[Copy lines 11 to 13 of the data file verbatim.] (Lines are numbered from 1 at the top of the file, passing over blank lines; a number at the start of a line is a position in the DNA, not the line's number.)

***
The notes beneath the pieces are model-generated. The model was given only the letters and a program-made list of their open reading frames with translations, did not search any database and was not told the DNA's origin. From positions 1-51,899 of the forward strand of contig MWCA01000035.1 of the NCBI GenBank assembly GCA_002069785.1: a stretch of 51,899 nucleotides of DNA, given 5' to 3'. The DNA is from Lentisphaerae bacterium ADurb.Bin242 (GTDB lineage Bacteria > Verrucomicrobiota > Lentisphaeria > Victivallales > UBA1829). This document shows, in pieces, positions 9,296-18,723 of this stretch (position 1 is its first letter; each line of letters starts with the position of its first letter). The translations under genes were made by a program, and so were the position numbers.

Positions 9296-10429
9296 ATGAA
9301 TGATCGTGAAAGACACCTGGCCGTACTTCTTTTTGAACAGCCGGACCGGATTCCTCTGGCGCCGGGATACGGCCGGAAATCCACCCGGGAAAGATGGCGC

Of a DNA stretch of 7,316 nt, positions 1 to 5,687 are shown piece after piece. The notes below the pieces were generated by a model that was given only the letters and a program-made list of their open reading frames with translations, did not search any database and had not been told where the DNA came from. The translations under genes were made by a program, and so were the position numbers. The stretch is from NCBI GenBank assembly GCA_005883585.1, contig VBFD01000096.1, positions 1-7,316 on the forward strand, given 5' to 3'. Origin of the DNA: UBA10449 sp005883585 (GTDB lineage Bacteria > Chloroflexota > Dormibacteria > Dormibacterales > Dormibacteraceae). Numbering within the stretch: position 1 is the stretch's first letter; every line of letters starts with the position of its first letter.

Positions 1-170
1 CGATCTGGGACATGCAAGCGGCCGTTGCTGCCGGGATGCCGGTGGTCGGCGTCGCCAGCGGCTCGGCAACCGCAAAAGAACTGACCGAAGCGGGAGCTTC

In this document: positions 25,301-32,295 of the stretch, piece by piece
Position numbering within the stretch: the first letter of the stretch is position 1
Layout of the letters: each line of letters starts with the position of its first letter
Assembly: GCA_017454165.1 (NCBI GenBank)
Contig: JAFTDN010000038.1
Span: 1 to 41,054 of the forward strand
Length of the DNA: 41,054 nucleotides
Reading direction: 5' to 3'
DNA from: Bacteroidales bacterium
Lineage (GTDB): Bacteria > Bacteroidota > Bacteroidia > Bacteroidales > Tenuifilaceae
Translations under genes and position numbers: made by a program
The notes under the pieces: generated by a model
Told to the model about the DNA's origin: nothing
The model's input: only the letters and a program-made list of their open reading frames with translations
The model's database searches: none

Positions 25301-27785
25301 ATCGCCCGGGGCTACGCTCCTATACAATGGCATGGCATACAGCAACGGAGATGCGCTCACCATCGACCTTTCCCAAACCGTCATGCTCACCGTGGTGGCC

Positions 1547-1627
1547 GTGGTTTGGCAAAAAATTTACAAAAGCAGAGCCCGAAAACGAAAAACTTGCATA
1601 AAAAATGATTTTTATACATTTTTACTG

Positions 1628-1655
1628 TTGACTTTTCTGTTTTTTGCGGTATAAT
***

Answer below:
Assembly: GCA_017454165.1 (NCBI GenBank)
Contig: JAFTDN010000038.1
Span: 1 to 41,054 of the forward strand